Toronto's food scene recently welcomed Lambo's Deli & Grocery, a progressive sandwich shop that brings a sense of nostalgia and vibrancy to the city. Owner Justin Leon draws inspiration from global delis and bodegas, bringing back basic sandwiches that offers something for everyone. Due to the current uncertainties, many precautions were taken when designing the location to ensure the safety of staff and customers.
I chatted with Justin to learn more about the main influences behind Lambo's, some challenges that were faced, how the community can play a role to support small businesses, and what he envisions for the future of the industry.
Can you tell us a little bit about Lambo’s Deli & Grocery? How did the idea come into fruition?
I had the sandwich shop idea percolating for the last decade. It came from visiting major cities, especially New York, and walking into any bodega and grabbing an amazing sandwich. Something fast, easy, and casual – an experience that I found rare in Toronto. Lambo’s is also based on my upbringing; I'm Italian – I was raised in Woodbridge – and I have fond childhood memories of eating cured meats and cheeses that my Nonno would make at home.
What inspired the menu and what are some main influences behind the design of the location?
For the menu, I took little elements from my favorite sandwich places – from something as accessible as a Subway to the most upscale sandwich joint imaginable – and combined their best elements to inform Lambo’s offering. We pickle all the vegetables in-house. The meats and cheeses are either Italian or locally sourced. We roast the beef in-house. The vegetables, meats, and cheeses are sliced daily. We even have a Vegan Caesar Salad – which, to me, is arguably better than the real thing. For us, it’s all about fresh options for vegetarians and meat-eaters alike.
The design is based on a retro deli feel. We have the pendant lights, curved wood counter and green colour scheme reminiscent of Nathan's Famous in New York. The space was formerly a convenience store. We gutted it this summer then designed the space and built it up ourselves. We had a lot of control over the kitchen flow and how it integrates with the grocery section. We signed our lease in March 2020 on the day that we went into lockdown; our landlord was lovely and let us push everything back until June, and then we started the build out. That meant we had the good fortune to adapt the shop to COVID-19 and tailor everything to the new normal and protect our employees and customers. So, the design is based off both function and aesthetics.
Due to COVID-19, what were some of the challenges faced when opening a restaurant during these times?
We went into lockdown as soon as we signed the lease, which was a bit of a headache! It offered challenges every step of the way – from getting licensing from the city, to running out of supplies when we were doing the build-out because there was a national lumber shortage. Things that should’ve had a quick turnaround instead took weeks to complete. Considering delays beyond our control, we were finally able to open early October. All that said, we were lucky to build Lambo’s to suit the new normal, instead of having to pivot. It's been hard dealing with the pandemic and growing through it, but I also feel blessed that we got to work with it, instead of against it.
What are some steps you and the team took in order to meet all of the safety standards? What does it take to seamlessly pivot with all the uncertainties?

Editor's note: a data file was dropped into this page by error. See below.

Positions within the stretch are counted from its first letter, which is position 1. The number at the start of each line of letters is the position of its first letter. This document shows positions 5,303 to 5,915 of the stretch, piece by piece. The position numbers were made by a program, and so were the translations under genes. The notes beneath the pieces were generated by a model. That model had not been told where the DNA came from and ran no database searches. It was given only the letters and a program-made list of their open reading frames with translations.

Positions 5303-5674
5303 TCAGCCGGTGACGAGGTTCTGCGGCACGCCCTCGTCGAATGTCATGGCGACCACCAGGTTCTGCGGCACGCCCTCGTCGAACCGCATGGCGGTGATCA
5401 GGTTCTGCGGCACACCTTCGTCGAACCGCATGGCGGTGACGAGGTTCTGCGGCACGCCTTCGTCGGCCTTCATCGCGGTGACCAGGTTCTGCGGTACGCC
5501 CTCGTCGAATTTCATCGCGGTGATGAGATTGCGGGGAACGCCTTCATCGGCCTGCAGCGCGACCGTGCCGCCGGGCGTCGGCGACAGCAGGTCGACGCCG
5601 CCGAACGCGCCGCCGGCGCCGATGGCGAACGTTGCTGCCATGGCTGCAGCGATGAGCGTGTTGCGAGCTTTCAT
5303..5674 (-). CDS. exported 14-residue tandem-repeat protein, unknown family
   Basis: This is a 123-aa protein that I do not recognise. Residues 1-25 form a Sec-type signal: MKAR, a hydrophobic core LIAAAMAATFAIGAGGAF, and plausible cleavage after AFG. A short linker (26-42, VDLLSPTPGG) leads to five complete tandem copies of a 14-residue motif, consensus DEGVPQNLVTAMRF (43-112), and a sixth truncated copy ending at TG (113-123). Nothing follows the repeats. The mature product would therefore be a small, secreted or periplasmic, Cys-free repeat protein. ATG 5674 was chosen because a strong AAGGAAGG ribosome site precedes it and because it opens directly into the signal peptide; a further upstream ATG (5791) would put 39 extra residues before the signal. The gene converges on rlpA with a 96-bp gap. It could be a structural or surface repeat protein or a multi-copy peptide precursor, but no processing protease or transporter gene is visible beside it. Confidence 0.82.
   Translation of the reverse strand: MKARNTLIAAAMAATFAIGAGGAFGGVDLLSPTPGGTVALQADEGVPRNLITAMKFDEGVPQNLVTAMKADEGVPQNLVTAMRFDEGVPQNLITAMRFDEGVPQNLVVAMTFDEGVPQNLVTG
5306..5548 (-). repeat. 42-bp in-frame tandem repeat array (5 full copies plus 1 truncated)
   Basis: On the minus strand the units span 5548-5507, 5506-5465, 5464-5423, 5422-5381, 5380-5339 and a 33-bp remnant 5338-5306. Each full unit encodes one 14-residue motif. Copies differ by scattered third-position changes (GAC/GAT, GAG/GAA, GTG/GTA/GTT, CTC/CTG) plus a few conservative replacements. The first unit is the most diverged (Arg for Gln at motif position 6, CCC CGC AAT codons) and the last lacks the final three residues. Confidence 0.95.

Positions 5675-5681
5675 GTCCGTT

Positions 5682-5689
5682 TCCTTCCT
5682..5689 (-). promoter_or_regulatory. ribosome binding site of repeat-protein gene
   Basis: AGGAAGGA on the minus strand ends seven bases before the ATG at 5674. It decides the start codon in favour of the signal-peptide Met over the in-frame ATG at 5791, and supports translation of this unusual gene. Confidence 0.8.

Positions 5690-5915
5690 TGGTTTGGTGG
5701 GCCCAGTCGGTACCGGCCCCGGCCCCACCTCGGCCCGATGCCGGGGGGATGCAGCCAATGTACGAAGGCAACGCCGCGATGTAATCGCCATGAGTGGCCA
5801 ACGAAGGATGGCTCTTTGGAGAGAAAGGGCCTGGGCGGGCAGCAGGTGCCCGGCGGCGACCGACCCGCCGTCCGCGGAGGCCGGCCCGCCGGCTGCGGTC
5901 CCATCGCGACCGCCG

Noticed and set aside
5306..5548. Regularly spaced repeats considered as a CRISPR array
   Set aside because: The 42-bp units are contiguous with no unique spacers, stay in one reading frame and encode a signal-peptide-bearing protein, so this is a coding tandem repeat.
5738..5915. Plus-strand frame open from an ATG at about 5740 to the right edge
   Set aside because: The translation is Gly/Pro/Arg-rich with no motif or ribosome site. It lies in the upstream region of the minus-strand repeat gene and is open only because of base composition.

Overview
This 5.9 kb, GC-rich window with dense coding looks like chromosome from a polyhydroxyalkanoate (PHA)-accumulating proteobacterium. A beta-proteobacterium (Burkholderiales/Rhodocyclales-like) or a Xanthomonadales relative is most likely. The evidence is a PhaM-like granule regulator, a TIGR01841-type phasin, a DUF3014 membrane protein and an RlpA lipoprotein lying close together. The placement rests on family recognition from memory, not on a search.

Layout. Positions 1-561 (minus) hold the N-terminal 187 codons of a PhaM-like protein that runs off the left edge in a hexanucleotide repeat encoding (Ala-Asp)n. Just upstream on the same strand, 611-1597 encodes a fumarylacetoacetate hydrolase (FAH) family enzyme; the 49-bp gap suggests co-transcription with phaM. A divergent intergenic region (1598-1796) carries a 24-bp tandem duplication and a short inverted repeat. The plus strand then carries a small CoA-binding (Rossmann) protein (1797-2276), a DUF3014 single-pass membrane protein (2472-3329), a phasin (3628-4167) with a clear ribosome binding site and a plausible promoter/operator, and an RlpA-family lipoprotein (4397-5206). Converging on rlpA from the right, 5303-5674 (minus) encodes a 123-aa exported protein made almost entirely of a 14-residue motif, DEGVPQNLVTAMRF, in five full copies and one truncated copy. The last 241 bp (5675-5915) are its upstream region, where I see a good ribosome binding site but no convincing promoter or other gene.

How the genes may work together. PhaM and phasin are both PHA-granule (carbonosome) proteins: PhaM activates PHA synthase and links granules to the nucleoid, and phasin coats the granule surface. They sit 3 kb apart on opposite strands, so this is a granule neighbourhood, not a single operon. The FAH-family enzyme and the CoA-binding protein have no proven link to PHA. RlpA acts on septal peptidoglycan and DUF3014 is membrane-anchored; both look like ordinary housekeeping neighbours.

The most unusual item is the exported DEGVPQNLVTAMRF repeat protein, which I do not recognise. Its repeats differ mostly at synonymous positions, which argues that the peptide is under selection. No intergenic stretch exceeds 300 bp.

We have hand sanitizer at two touchpoints, a Plexiglass barrier between customers and employees, strict face mask enforcement (for staff and customers alike), frequent cleaning of high touch surfaces and a capacity limit. The major thing is that we highly encourage pre-ordering through Lambo's. It makes for an almost contactless pick-up system. You schedule a time you want to pick up your order, come in at that time, say your name, and we give you your order. It not only makes the restaurant flow more smoothly and limits interactions but also allows us to accommodate a larger volume of orders. We also recently launched local delivery – through our own in-house platform – which is another seamless, low interaction option.
How can the community help support local businesses during these times?
Shop local as much as possible! If you don’t have the means, you can also share your love on social, write a positive Google review or simply send an encouraging DM. Our capitalist system is set up to benefit the larger players. Even now, in the second lockdown, the Walmarts and Amazons of the world don’t have to close but the Mom and Pops do. Supporting your local, independent shop is essential. Those little shops and venues are the cultural fabric of the city. Our heart and soul. You don't want to see those go under because, even before the pandemic, Toronto was moving in that direction. This has been and might continue to be the nail in the coffin for a lot of iconic institutions.
What changes do you anticipate for the future of this industry in the next 5 years?
Even as the pandemic winds down and we become inoculated, the current mentality won’t fully dissipate now that we've experienced this sort of collective trauma. Consumer habits are going to generally stay very similar; there's going to be more of a focus for on takeout and quick service. Delivery is going to be huge, and third-party delivery apps like Uber and Skip the Dishes will become more popular; that's an issue because they take a huge – I would even say unsustainable – commission. I’m hoping the government will step in and lower those fees. I generally think takeout and delivery are going to keep growing in popularity; it was trending that way pre-pandemic and now it’s been further exacerbated.
Image Credit: Lambo's Deli & Grocery